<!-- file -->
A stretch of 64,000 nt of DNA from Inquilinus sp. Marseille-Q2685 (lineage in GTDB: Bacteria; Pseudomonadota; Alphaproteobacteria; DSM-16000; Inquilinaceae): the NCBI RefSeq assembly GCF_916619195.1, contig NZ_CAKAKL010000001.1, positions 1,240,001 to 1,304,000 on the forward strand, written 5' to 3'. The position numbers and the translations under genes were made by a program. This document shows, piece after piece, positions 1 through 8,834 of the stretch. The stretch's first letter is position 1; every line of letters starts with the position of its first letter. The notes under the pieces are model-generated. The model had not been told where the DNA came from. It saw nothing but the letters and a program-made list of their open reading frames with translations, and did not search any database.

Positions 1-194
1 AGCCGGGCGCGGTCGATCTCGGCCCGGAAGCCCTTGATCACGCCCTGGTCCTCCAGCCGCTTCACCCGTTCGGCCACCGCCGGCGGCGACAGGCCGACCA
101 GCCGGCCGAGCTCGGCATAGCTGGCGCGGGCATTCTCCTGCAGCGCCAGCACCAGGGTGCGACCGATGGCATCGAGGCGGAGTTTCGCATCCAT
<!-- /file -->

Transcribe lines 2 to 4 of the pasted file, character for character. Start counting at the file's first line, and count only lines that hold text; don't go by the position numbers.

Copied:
Positions 1-194
1 AGCCGGGCGCGGTCGATCTCGGCCCGGAAGCCCTTGATCACGCCCTGGTCCTCCAGCCGCTTCACCCGTTCGGCCACCGCCGGCGGCGACAGGCCGACCA
101 GCCGGCCGAGCTCGGCATAGCTGGCGCGGGCATTCTCCTGCAGCGCCAGCACCAGGGTGCGACCGATGGCATCGAGGCGGAGTTTCGCATCCAT